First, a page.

Leicester study compares human hazard perception with AI

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An interdisciplinary study at Leicester University will assess the human brain’s ability to track and process hazards compared to an artificial intelligence (AI) tool.

The research aims to improve a next-generation AI-based rail safety device, the prototype of which is currently in operation on a UK Network Rail-operated level crossing
The research aims to improve a next-generation AI-based rail safety device, the prototype of which is currently in operation on a UK Network Rail-operated level crossing - Image via stock.adobe.com

Researchers in Leicester’s School of Computing and Mathematical Sciences and Department of Neuroscience, Psychology and Behaviour are collaborating on the study, which will track participants’ eye movements when faced with multiple fast-moving hazards simultaneously.

The research will be used to inform the next generation of a rail safety device being developed as part of an Innovate UK Knowledge Transfer Partnership (KTP) between Leicester experts and systems engineering specialists Synoptix.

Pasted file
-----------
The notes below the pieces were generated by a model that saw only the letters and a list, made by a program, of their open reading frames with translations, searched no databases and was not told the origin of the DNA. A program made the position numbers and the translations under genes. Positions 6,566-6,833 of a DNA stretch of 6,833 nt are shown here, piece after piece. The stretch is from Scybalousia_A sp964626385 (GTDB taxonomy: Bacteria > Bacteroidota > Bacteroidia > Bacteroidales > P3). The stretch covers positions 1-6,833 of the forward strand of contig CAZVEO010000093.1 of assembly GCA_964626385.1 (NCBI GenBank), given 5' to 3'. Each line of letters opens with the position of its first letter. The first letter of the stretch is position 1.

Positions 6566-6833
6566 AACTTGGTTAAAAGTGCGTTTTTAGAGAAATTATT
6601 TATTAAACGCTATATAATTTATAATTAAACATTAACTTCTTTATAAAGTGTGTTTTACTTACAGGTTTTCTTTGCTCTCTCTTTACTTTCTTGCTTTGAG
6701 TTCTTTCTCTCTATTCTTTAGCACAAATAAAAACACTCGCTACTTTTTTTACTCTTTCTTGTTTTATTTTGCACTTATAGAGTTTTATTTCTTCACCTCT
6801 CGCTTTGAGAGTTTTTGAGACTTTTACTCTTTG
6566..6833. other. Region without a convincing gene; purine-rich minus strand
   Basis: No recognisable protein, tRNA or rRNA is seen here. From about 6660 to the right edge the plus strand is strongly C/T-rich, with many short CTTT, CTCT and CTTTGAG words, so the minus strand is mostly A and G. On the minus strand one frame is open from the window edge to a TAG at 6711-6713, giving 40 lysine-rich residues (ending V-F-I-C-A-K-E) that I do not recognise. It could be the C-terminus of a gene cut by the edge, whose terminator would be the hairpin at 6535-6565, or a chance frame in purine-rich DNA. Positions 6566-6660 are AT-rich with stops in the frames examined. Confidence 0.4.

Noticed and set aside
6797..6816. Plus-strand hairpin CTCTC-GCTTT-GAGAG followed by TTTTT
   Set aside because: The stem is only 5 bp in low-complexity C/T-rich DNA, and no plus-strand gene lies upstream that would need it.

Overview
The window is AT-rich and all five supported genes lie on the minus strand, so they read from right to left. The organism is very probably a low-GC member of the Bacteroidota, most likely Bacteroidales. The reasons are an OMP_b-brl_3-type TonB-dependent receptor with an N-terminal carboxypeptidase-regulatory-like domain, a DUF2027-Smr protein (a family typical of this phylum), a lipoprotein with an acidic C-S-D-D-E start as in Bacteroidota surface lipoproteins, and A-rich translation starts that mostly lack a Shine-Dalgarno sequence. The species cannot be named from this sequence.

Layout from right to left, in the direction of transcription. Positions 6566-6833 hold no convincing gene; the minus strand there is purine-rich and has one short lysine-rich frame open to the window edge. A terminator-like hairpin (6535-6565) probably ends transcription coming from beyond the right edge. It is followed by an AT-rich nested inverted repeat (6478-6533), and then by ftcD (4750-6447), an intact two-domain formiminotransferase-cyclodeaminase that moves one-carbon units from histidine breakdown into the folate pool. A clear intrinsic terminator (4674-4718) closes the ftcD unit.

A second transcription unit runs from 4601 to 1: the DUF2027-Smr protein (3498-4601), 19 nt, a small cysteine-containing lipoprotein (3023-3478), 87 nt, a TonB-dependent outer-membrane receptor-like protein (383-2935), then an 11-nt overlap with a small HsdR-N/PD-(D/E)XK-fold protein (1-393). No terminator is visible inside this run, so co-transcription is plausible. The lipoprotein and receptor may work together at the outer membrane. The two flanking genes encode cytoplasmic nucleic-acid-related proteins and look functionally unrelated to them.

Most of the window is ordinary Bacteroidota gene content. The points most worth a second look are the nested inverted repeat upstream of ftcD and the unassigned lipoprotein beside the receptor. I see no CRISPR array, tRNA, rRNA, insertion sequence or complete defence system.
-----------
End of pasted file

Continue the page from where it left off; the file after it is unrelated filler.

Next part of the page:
Installed at a Network Rail-operated level crossing near Cheltenham earlier this year, the OPTIMUS prototype uses machine learning and an AI-based object detection system, hosted locally on the small edge-based device, to identify and quantify different types of traffic.

Now, the new interdisciplinary aspect will allow researchers to compare the accuracy and speed of its detection capability to a human completing the same task.

George Leete, KTP research associate within the Artificial Intelligence, Data Analytics and Modelling (AIDAM) Centre at Leicester University, is leading development of the project’s machine learning aspect under the supervision of Professor Ivan Tyukin.

Leete said that the study aims to lend valuable insight into the performance of the OPTIMUS system at the crossing, how good humans are at the current task and whether the system holds up to human standards.

“We believe this is the first time an AI-based system will be validated against a standard in this way, opening the door for other systems to be validated via a similar method,” Leete said.

According to Network Rail, there are around 6,000 level crossings in the UK. Figures for 2019/20 show that there were 316 near misses with pedestrians on UK level crossings, and two pedestrian fatalities.

The OPTIMUS prototype was installed at a site on the Cross Country Route in January 2022 and has already identified hundreds of thousands of movements on the crossing, including pedestrians, cyclists and other road traffic. Identification and categorisation of users occurs locally on the device, and the only data transmitted is of traffic numbers and types, so privacy of crossing users is protected in line with data protection guidelines.